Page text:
No history of breast cancer in her first degree relatives, personal history of breast pathology or other remarkable medical or surgical facts were reported by the patient. Her menarche was at age 18; menses stopped spontaneously at age 52. No hormonal treatment was conducted in the past.
At physical examination, a 2 cm lump across the inferior quadrants of the left breast, not fixed to the chest wall but slightly retracting the overlying skin was found. No regional adenopathy, both in the axillary and supraclavicular basins, was detected.
The staging exams (chest X-ray, bone scintigraphy, liver ultrasound) did not show any distant metastases.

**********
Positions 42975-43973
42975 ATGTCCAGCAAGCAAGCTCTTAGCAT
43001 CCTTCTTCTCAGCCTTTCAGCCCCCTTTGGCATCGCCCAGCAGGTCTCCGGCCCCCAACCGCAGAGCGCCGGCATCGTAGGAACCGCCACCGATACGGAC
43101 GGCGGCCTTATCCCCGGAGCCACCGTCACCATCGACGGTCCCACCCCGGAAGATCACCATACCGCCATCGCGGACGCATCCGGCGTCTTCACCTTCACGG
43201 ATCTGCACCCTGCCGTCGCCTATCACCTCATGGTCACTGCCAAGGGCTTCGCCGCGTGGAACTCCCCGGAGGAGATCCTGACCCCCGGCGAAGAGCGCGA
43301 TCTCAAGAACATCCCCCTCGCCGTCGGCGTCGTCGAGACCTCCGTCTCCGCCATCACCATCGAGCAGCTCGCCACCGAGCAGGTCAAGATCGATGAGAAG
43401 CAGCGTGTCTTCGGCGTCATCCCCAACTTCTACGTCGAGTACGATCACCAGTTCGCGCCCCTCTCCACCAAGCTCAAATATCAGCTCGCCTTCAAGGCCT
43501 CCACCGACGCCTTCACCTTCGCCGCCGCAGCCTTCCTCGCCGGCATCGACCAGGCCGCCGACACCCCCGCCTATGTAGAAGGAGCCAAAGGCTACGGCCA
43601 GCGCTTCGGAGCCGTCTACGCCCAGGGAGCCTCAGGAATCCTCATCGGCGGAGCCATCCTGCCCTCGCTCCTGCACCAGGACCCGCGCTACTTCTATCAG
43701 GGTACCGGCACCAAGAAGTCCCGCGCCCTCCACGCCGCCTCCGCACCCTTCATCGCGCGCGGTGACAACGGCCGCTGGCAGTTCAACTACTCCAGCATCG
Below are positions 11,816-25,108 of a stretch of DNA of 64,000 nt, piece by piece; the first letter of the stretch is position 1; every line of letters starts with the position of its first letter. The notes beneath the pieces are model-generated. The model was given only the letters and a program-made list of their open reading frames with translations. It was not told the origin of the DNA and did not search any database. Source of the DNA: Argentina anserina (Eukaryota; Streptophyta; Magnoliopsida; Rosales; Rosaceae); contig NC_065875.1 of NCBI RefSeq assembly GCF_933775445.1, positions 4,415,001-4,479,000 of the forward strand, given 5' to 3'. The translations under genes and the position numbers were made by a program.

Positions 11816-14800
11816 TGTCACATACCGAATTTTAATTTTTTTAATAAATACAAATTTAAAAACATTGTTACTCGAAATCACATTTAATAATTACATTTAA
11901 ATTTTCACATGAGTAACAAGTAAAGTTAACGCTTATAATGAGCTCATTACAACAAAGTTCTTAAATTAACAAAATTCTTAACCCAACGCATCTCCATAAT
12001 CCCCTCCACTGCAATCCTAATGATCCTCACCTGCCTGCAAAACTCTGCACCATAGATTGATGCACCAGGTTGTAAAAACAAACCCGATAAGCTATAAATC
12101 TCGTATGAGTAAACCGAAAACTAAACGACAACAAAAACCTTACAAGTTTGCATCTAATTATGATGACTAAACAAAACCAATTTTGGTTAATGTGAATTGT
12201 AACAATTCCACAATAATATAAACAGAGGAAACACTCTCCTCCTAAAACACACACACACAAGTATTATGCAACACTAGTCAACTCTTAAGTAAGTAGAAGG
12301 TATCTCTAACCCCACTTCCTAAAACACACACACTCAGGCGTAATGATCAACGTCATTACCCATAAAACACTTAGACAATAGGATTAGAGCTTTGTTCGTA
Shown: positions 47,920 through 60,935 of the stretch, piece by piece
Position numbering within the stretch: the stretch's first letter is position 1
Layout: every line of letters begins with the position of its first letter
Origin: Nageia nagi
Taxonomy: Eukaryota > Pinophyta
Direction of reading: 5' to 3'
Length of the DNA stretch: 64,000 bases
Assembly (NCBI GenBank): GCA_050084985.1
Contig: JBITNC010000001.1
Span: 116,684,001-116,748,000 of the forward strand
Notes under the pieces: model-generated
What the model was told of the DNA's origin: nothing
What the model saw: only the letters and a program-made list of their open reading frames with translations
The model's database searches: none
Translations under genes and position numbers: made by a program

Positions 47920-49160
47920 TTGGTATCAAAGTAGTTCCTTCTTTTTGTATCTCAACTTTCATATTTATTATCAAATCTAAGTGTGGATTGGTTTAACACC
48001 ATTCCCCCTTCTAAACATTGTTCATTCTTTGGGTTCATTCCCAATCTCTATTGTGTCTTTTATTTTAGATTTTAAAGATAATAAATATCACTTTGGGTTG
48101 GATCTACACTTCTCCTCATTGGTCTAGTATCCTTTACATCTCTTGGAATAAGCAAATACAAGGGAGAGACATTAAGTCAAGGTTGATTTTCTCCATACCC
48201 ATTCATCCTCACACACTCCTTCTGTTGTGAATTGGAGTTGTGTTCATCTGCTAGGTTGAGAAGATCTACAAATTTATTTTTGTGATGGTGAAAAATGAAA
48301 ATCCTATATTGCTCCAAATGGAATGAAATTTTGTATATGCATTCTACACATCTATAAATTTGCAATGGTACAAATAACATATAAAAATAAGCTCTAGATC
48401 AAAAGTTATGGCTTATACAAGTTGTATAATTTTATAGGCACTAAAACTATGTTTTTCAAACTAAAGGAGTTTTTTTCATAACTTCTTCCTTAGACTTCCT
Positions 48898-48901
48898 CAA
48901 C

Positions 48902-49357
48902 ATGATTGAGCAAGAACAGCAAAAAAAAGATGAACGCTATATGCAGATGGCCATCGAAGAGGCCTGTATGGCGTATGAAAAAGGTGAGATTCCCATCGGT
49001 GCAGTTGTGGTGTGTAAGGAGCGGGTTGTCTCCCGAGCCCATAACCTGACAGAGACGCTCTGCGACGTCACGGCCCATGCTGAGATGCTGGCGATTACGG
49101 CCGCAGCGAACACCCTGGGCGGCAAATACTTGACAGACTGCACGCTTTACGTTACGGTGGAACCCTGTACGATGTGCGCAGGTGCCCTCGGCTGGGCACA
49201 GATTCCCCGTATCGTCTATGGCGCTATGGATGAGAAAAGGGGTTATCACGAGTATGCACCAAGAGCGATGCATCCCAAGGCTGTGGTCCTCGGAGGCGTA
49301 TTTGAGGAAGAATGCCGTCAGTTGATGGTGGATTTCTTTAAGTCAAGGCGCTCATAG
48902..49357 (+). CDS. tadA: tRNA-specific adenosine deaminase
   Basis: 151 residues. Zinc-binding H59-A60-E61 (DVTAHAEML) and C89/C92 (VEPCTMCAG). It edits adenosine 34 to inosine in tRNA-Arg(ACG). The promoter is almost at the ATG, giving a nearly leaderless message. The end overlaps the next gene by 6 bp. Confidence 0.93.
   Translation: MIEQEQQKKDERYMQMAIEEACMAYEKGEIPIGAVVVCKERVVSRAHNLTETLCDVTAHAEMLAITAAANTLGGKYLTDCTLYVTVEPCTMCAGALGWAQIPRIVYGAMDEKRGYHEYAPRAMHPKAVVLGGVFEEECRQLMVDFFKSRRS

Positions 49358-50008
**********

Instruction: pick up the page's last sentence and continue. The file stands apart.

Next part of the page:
She underwent a lower-outer left Quadrantectomy, including a broad skin area macroscopically infiltrated and retracted, plus axillary sampling, in local anaesthesia, using an elliptical "comma" incision. By remodelling the gland, a normal shape of the operated breast was restored.
Deep dermis resulted microscopically involved by carcinoma, while the margins of resection, deep pectoralis fascia included, showed no tumour cells within 5 mm from the inked surface. Based on the histological results (lobular carcinoma pT2 N0), the patient underwent Radiation therapy and began an hormonal therapy with aromatase inhibitors (anastrazole).
Eighteen months later, while she was still on her hormonal therapy, a routine follow-up assessment with ultrasound and mammogram (October 2006) showed an important fibrotic change on the operated breast, particularly in the irradiated field, just across the infra-mammary fold.